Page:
Literacy Lines

The Keys to Literacy Blog

Teaching Literacy Skills Virtually

by Joan Sedita | 1 | 1 Comment

During this unprecedented 2020 to 2021 school year, educators, students and parents across the country are struggling to adjust to ever-changing instructional models that combine in-person teaching, virtual online instruction, and asynchronous online learning. The numbers of students prior to the pandemic who had difficulty developing grade-level reading and writing skills was already too high, and the disruption to teaching and learning will only make things worse. Reading and writing skills are the foundation of all learning, so we must do the best we can to teach students of all grades the literacy skills they will need to be able to access the content in all subjects that they are missing because of the Covid-19 pandemic.

I have met and heard about so many dedicated literacy educators and organizations who are meeting the challenge by developing resources to teach literacy skills virtually. This month’s post will focus on virtual literacy teaching to coincide with the launch of a new collection of resources for teaching reading and writing virtually that Keys to Literacy is curating. The collection can be accessed at a new Padlet titled “Resources: Teaching Literacy Virtually.” We have only just begun the collection, so check back often to find new additions!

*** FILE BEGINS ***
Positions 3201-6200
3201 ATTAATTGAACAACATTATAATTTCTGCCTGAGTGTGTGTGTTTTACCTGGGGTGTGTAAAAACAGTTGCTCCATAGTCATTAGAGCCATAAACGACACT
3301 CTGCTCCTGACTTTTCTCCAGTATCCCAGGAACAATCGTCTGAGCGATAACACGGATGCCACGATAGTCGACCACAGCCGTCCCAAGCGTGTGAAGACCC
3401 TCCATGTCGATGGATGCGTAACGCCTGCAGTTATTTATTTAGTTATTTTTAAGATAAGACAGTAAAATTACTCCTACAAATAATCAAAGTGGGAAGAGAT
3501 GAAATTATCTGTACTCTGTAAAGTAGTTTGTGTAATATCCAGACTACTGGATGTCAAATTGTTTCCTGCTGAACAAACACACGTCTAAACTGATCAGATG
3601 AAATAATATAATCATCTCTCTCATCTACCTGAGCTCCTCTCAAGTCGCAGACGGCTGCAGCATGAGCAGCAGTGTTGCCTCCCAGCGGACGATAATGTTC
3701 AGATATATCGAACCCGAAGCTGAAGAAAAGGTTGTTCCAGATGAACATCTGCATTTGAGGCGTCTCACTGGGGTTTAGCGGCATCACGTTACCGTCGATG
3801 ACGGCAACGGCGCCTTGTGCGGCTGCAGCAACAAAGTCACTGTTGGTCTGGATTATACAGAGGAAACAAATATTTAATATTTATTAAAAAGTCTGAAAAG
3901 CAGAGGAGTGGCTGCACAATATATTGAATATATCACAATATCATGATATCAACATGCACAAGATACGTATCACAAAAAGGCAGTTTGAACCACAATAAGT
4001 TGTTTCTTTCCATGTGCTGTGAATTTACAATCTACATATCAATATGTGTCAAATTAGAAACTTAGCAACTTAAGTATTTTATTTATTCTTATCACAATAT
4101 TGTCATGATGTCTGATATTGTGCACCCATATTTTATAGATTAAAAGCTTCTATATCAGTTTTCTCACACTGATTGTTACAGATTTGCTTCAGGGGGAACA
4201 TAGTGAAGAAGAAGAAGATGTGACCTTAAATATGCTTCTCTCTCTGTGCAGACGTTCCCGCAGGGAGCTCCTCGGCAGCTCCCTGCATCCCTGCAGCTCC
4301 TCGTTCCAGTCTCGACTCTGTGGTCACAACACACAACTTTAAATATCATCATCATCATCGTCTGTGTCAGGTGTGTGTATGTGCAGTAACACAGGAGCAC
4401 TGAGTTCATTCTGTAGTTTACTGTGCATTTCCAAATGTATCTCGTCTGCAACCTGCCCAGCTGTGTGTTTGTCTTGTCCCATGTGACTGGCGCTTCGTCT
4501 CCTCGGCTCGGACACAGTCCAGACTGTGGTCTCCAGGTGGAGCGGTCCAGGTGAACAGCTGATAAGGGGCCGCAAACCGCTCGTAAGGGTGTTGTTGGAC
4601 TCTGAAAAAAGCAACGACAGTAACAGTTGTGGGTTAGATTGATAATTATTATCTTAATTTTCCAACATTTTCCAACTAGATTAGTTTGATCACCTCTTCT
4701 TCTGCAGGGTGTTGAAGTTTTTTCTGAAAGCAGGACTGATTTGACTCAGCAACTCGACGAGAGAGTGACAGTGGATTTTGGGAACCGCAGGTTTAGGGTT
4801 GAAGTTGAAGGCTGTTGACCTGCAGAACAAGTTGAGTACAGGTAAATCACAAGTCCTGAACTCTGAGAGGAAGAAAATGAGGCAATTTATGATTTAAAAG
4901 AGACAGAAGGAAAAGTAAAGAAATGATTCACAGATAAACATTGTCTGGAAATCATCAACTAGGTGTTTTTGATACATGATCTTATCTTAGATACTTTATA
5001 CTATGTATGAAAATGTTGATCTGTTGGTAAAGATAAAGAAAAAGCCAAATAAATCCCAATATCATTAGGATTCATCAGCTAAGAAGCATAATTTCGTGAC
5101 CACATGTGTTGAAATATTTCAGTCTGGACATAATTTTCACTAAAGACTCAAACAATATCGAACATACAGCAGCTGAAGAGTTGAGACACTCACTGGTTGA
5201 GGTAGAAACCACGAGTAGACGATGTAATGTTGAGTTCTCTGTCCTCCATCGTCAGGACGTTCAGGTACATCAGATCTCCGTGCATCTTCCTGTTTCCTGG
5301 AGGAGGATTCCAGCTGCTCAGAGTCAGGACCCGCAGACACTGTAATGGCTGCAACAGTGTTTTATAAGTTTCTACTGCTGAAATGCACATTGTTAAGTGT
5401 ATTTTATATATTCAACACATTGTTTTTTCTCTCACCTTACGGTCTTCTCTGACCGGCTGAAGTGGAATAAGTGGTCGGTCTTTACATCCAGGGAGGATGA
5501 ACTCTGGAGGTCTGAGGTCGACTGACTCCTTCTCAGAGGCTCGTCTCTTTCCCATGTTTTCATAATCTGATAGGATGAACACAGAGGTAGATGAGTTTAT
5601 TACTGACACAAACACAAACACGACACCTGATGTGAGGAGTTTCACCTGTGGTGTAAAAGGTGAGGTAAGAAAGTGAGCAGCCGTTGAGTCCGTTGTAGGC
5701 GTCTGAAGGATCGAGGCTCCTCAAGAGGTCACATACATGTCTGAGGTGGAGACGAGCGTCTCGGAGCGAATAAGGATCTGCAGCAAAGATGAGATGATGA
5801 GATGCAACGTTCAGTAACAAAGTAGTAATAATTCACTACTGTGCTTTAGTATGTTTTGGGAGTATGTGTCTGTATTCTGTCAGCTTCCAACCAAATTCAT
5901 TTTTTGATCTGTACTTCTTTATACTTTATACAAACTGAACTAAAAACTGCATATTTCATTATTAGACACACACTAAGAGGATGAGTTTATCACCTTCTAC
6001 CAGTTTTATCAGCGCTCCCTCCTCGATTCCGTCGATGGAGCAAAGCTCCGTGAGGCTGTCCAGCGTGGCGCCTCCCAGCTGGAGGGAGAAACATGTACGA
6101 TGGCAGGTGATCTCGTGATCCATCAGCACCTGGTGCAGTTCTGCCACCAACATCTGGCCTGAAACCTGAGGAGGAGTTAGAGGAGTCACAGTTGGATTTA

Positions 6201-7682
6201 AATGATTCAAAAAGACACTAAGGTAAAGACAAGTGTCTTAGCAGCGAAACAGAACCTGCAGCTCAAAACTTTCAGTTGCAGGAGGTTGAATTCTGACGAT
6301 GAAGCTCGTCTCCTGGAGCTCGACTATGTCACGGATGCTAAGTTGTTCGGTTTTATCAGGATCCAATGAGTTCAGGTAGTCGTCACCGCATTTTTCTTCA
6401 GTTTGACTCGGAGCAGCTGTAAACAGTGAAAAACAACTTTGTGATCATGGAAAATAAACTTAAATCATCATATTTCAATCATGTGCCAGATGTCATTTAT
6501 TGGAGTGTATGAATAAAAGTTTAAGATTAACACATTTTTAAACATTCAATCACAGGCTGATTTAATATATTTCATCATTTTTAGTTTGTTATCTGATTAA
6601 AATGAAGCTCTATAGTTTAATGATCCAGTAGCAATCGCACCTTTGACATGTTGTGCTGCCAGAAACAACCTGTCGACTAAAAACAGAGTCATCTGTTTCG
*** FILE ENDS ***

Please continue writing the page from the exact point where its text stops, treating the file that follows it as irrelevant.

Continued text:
To begin, I want to highlight some of the free resources that Keys to Literacy is offering to help teachers provide virtual instruction of Keys to Literacy strategies. The first way we are doing this is through a fall series of seven, 30-minute free webinars. During these webinars, Keys to Literacy staff Lisa Klein and Colleen Yasenchock provide practical, hands-on suggestions for teaching skills from The Key Comprehension Routine, The Key Vocabulary Routine, and Keys to Beginning Reading professional development programs. Even if you have not participated in Keys training, you will learn some helpful instructional practices! Each session is recorded and archived, along with the PowerPoints and handout materials. View the list below of topics and dates. As of this posting, there are still three more scheduled that you can attend live! Click here to access archived webinars/materials.